My coworker wrote an initial draft and the rest of the team left some minor suggestions. Then we waited for weeks to get approvals from multiple people, mostly non-engineers, one of whom was at the company for whole of three weeks. Had to make several changes we didn't like but had no choice.

After addressing all their (at best, non-consequential) feedback we had to wait another few weeks to hear back again. This time one person who initially required we change X to Y was apparently replaced with another review, who insisted we absolutely have to replace Y with X.

In the end it got published, but was so heavily butchered it is a very bland and uninteresting post.

As a silver lining, we ended up writing a technical paper about the product later and that was much better experience, reviews came from internal researchers and domain experts.

(throwaway so I don't add too many bits of identifiable info to main pseudoanonymous account)


As a former Google employee who had wanted to write a technical blog post, I saw first hand how much power the non-technical product manager had in shaping the blog post. That killed my interest completely.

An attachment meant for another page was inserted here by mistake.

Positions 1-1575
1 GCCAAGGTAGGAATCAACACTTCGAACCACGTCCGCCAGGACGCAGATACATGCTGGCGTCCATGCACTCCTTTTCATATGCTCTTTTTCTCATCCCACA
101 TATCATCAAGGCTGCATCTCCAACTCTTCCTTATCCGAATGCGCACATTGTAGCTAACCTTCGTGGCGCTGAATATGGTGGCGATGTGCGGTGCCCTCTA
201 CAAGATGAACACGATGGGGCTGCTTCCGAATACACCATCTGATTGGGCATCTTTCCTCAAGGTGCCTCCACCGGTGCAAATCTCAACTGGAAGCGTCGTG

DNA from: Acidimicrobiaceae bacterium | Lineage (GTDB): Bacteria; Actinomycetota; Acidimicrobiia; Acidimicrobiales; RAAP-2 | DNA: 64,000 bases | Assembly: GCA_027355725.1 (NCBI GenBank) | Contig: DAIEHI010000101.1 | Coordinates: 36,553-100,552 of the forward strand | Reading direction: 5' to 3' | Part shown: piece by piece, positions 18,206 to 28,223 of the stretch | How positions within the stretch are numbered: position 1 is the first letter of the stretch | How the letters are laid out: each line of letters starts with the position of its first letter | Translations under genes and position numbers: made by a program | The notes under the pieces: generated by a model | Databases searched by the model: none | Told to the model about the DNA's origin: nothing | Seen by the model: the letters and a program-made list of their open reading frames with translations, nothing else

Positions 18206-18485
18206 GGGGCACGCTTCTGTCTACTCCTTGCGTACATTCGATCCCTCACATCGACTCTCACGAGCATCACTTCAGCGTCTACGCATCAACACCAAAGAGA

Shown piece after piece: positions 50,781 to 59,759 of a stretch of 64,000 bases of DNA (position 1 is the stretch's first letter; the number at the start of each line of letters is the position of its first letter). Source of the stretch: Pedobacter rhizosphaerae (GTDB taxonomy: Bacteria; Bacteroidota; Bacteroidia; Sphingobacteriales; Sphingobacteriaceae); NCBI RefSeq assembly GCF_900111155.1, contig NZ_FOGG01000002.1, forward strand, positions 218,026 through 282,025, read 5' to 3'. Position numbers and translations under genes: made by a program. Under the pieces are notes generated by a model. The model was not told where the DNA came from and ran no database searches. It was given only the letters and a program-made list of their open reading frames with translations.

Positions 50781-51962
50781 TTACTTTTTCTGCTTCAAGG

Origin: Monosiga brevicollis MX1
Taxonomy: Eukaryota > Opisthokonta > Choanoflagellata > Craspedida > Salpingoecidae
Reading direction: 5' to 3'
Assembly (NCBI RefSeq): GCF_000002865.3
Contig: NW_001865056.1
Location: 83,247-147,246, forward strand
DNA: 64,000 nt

> Despite the seemingly obvious benefits of having a "good" corp eng blog, most corp eng blogs are full of stuff engineers don't want to read. Vague, high-level fluff about how amazing everything is, content marketing, handwave-y posts about the new hotness (today, that might be using deep learning for inappropriate applications; ten years ago, that might have been using "big data" for inappropriate applications), etc.

It's sad how the majority of corporate software blogs do seem like they're written (1) so Marketing can justify their existence or (2) to cast an SEO line in the hopes of reeling in some C-level who's ready to whip out the corporate credit card on a new tool. The latter is a pretty valid use of resources if it brings in revenue, but it's still a bummer how many blog posts seem like they're going through the motions... speaking as someone who once got conscripted to write a bunch of half-baked "thought leadership" blog posts in an industry I barely understood. (Never again!)


Semi related: anyone know of a good link aggregator of mostly software development content? Preferably good quality stuff, not blogspam/medium.com crap. HN isn't really scratching my itch anymore.


HN Classic. https://news.ycombinator.com/classic

It is basically HN Frontpage ranked using only votes from accounts over a year old. But what I would really like as Dang mentioned previously, was to add a query param so you can decide how ancient you want the contributing upvoters to be.